September 17, 2012 |
The little waterway known as Newton Creek is more than a little . . . complicated. Like Camden County, where it's located. Connecting some of South Jersey's richest and poorest communities as it meanders toward the Delaware River, the six-mile waterway has three main tributaries, feeds four lakes, and serves very different constituencies. It has a Superfund site at one end, a rain garden at the other, and beleaguered, though beloved, parks in between. The lakes are man-made (for which we can thank Franklin Roosevelt)
May 21, 2012 |
Just downstream from an industrial recycling operation and a stone's throw from a sewage treatment plant, a fisherman casts his line toward the passing barge traffic and watches it drop into the Delaware River. A couple eating lunch watch curiously. "No way would I ever eat anything from there," the woman says. The fishers who frequent the pier in Camden's Waterfront South neighborhood have heard it all before. That they're crazy, that they're going to grow an extra head or get sick from eating what they catch.
July 31, 2011
While the public's attention has been focused on the irresponsible showdown over raising the nation's debt limit, the Republican House has been conducting a full-scale assault on the nation's environmental laws. It spent last week trying to push through an agency-funding bill that's chock full of changes making it easier for polluters to continue business as usual. The Interior appropriations bill carries more than 40 additional directives, or "riders," that would roll back protections for public health and the environment.
July 19, 2011
ARECENT Daily News editorial left out this about hydraulic fracturing: no environmental regulator has linked fracturing to groundwater contamination. At a recent congressional hearing, EPA Administrator Lisa Jackson confirmed while testifying that she was "not aware of any proven case where the fracking process itself has affected water. " Former state Department of Environmental Protection Secretary John Hanger said late last year that Pennsylvania had not had one case in which the fluids used to break off the gas from 5,000 to 8,000 feet underground had returned to contaminate groundwater.
July 17, 2011 |
WASHINGTON - Here is how Philadelphia-area members of Congress voted on major issues last week: House National flood insurance. Voting 406-22, the House passed a bill (HR 1309) to renew the taxpayer-subsidized National Flood Insurance Program (NFIP) through 2016 and start key reforms. The bill authorizes the program to add $3 billion in new debt to the $17.8 billion it already owes the Treasury. The program insures about 5.6 million residential and commercial properties located in flood plains in 22,000 communities.
July 14, 2011 |
WASHINGTON - The Republican-controlled House passed a bill yesterday that would sharply curtail the federal government's role in protecting waters from pollution by barring the Environmental Protection Agency from overruling state decisions on water quality. The bill passed on a 239-184 vote. Sixteen Democrats joined the majority of Republicans in supporting it. The White House threatened to veto the bill, saying that it "would roll back the key provisions . . . that have been the underpinning of 40 years of progress in making the nation's waters fishable, swimmable and drinkable.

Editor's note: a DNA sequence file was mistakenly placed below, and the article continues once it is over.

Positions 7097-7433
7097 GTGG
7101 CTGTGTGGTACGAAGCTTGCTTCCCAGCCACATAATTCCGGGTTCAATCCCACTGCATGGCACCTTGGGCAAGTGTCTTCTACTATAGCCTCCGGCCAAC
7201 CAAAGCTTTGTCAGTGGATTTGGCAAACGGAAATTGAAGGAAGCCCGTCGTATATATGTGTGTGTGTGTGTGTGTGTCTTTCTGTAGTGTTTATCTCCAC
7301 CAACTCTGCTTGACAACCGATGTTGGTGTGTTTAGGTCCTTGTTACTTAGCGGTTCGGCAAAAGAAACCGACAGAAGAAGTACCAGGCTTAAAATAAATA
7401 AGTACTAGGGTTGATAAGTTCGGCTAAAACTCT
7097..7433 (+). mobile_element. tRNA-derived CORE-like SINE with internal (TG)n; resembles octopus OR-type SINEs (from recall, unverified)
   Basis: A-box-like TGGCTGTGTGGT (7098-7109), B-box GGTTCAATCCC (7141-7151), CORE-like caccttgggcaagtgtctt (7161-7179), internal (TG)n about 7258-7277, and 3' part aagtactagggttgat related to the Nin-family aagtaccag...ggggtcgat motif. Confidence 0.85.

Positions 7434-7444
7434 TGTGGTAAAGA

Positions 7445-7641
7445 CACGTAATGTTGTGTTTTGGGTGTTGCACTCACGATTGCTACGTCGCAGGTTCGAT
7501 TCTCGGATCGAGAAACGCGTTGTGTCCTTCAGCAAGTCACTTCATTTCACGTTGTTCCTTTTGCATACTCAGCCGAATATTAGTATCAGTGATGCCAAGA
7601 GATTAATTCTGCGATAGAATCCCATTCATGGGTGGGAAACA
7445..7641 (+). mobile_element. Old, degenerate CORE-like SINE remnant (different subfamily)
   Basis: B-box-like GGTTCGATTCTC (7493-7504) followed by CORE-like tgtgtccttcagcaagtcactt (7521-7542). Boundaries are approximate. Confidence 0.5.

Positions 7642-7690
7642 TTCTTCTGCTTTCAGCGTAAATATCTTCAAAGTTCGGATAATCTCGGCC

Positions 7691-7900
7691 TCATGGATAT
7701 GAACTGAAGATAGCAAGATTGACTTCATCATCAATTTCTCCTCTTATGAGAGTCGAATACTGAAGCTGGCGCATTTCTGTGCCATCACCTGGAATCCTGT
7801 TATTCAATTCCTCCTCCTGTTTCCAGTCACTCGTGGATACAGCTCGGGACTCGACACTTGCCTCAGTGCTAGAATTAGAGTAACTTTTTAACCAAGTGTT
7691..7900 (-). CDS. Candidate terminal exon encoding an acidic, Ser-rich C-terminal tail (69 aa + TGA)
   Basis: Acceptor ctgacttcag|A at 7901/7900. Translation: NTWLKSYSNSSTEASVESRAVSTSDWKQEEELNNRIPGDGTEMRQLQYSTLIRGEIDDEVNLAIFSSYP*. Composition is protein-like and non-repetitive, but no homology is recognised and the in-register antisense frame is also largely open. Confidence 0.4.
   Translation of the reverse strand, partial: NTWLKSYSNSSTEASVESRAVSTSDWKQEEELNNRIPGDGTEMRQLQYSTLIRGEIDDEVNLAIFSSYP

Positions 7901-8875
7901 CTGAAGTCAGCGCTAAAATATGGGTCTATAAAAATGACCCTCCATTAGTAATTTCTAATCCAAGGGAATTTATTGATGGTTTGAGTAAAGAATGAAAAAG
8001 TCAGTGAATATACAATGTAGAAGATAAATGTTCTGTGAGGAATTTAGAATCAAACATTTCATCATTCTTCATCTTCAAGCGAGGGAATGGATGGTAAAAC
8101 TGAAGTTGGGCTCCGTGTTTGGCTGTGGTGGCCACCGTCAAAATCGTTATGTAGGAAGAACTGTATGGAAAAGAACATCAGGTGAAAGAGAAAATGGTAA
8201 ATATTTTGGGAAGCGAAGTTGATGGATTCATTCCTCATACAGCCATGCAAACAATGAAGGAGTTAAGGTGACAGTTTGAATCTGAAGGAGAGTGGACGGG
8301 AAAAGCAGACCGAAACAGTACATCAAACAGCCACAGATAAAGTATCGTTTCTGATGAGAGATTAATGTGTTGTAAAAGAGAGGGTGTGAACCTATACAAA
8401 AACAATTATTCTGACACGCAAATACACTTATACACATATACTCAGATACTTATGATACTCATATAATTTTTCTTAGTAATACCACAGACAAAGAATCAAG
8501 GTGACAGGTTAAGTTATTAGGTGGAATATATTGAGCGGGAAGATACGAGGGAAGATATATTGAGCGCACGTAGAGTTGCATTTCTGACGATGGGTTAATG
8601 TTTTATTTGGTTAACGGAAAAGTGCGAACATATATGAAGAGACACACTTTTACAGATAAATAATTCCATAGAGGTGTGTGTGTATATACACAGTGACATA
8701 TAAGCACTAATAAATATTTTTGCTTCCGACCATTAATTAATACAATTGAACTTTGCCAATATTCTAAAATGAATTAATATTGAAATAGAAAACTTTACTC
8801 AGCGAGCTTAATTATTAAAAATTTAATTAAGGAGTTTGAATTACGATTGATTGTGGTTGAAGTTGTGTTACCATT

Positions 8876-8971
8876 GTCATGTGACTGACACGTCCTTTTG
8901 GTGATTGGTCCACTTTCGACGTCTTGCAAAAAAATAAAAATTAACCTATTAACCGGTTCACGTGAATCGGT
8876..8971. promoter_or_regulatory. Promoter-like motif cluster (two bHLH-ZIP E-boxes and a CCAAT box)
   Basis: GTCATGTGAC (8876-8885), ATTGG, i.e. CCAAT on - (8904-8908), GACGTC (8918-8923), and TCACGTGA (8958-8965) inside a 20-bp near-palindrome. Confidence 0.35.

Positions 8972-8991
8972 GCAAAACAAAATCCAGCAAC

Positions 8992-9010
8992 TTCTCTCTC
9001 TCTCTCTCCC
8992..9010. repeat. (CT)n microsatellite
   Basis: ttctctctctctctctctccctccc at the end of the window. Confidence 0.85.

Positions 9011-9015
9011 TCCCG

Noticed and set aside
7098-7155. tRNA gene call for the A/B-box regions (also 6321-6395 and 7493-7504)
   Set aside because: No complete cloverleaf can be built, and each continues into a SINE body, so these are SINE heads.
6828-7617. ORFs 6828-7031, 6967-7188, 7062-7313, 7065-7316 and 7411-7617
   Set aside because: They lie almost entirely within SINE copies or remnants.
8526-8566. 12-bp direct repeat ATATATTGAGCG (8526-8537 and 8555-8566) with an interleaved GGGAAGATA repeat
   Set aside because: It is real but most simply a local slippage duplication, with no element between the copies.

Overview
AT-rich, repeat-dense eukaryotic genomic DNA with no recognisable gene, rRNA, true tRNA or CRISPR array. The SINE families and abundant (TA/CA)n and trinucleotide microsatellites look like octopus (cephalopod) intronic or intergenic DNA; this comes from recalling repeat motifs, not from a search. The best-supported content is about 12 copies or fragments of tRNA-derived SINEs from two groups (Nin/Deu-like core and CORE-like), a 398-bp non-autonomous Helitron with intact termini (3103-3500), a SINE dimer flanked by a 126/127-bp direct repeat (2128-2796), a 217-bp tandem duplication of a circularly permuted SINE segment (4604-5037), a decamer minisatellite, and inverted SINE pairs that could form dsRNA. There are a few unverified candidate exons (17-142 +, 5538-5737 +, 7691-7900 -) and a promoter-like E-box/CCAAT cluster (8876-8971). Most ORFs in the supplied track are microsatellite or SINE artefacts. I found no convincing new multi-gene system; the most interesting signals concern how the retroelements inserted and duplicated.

July 5, 2011
THIS JUST IN: Rivers often cross state boundaries. In fact, some rivers actually are state boundaries. So if hazardous waste were dumped into the Delaware River in, say, Trenton, some of it would almost certainly find its way to Philadelphia. And we likely would have a problem with that. When it comes to water quality, we're all in this together. That's why the Clean Water Act - which sets and mandates the enforcement of national standards for water quality - has been essential to protecting the environment for nearly four decades.
January 8, 2011
The Associated Press review of drilling water ("Can Corbett cut cash cord?" Wednesday) tries to convince readers that Pennsylvania streams and rivers are under attack by the natural-gas industry - stating that surface waters have become the "primary disposal place" for water produced in the process of developing the Marcellus Shale. In fact, the "primary disposal place" for this water is no disposal place at all - Pennsylvania's natural-gas producers on average recycle more than 90 percent of the water that returns to the surface.
July 28, 2010 |
After months of trying to impose tough new rules for how towns should manage their storm water, Pennsylvania regulators on Tuesday backed off and granted municipalities a nine-month extension for measures some had termed "draconian. " Towns were to have submitted plans by Sept. 10 detailing how they would comply with new rules to handle the gushers of rain that often flow through culverts directly into streams, carrying with them road oil, fertilizer, trash, and other pollutants.
March 4, 2010
MANY Americans are too young to remember the days when an American river really did catch on fire, when many waterways were like open sewers and lakes nearly died from pollution. They are too young to remember the dirty days before the 1972 Clean Water Act, signed by that radical environmentalist Richard M. Nixon, led the government to begin the massive task of protecting all "waters of the United States. " The Clean Water Act is a prime example of how prudent government regulation can make a huge difference in the health of the nation's environment and its people.